I was in charge of the paint treatments for a production of Dracula at a local community college a few years ago. There were painted castle blocks EVERYWHERE on this set, so the technique used needed to be fast, easy for new student volunteers to learn and effective. Here’s how we did it.
Step 1: Base Coat
The designer wasn’t particularly fussy about the predominant shade of gray to be used as long as it looked like a pretty neutral gray. We mixed our initial base coat gray out of slop paint leftover from extra shows. In the end we needed to add about half a gallon of black to darken it a bit, but the designer was then happy with this very affordable base coat. The first step was to base every surface that was to be castle blocks.
Step 2: Permanent Marker Lines
Our second step was to lay out all of the blocks with black permanent marker (i.e. Sharpie) lines. We cut some strips of luaun to the height of the blocks and some to the width and then used these strips to trace where the lines would be. Remember to stagger the lines for the widths of the blocks. If at all possible it is best to pick block sizes so that the seams of luaun fall on seams between blocks. Luaun seams are MUCH less noticeable there, and even help you out a little.
Step 3: Textured Roller
The designer (Michael Diederich) had picked out what colors he wanted to use in texture over the gray. We took those colors and poured them into roller pans and using a Sea Sponge Roller that we occasionally dipped in a roller pan of water, we rolled random patterns all over the gray with marker lines. The water helps the texture vary in intensity, and learning how much to keep in your roller is a trick that just takes some practice, so we started with the walls that would be least visible and farthest upstage to get everyone’s confidence up.
Step 4: Black lining
When the roller textured paint dries, the marker is actually very visible, because permanent markers have a waxy kind of thing going on that bleeds through paint. The marker lines are too narrow to read well from the audience though, and are too straight to read as actual cut rock. Our next step was to take a small lining brush and tape it to a favorite bamboo pole or broom handle. We also watered down some black paint to lining consistency. Variation in how bumpy the line is and how dark it gets in some places and that kind of thing makes the stone look more realistic. Even skipping little bits of line can help the realism. As long as the lining stays relatively on the marker and your marker lines were straight, it will look quite straight from the audience. SO, we dipped our lining brushes and traced those marker lines as fast as we could. Working quickly will help you be sloppy enough to look real. If you’re too straight the blocks will look more like concrete than stone. While variation in width is good, generally a line averaging about 3/4″ wide is a good choice.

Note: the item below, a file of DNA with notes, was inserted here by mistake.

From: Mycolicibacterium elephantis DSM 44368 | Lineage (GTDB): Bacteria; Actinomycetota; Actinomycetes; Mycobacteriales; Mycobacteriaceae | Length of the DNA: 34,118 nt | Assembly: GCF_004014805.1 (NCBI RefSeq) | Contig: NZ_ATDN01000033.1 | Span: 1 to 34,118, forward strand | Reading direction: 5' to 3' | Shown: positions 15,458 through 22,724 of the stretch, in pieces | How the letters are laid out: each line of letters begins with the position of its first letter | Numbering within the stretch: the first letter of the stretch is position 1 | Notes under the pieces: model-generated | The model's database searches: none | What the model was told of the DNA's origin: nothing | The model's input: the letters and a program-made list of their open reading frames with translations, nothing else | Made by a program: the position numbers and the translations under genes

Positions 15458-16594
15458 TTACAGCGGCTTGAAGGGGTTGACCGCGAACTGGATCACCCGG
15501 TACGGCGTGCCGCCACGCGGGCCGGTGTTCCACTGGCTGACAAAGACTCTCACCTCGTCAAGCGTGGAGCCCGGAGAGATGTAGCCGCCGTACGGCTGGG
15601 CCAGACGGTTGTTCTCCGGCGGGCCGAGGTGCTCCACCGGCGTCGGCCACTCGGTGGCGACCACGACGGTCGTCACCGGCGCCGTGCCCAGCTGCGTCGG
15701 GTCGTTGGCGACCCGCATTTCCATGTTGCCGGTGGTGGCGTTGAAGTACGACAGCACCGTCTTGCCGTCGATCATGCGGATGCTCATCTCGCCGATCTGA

Step 4: Shading Some Rocks
Looking at a brick or stone wall in real life, it’s easy to notice that some of the blocks are significantly darker or lighter than others. To imitate this, we mixed a three different watered down shades for toning individual blocks. Using a sea sponge or rag, we picked out random, individual blocks to tone. Make sure the toning imitates the kind of texture used elsewhere. Sometimes, perhaps only shade part of a block. Experiment and have fun. This step is one that can go on forever if you let it, so watch the time. Remember the toning will dry much lighter than when you apply it, so mix it so it looks a little more intense than you think it should be. Test it in a not-so obvious place and let the test area dry.
Step 5: Highlights
Pick a direction that most light will be coming from. In this case it was top and center. On the sides of the blocks facing the light source, (for us the sides facing toward center and the top edges) apply a watery highlight (probably off-white or light gray) using a small lining brush. The highlights want to be very broken and uneven, unless concrete is the goal. They also want to be narrower than the black shadow lines. Perhaps ¼” or 3/8” is right around where it should be.
Step 6: Spatter
To help the highlights, shadows and shading feel more cohesive and also add a bit more texture, our final step was to spatter the walls with 3 different colors. We used a very watery black, a slightly thicker chocolate brown and a yellowish color that was a shade between two of our original roller colors.
In this version of painting castle blocks, the painting is now complete.
If you have lots of people and lots of space, some of these steps can happen at the same time. For example, toning specific blocks and black lining and highlighting can all easily overlap, as long as caution and common sense are used. (In other words, don’t highlight a recently toned block, and don’t tone over a highlight.)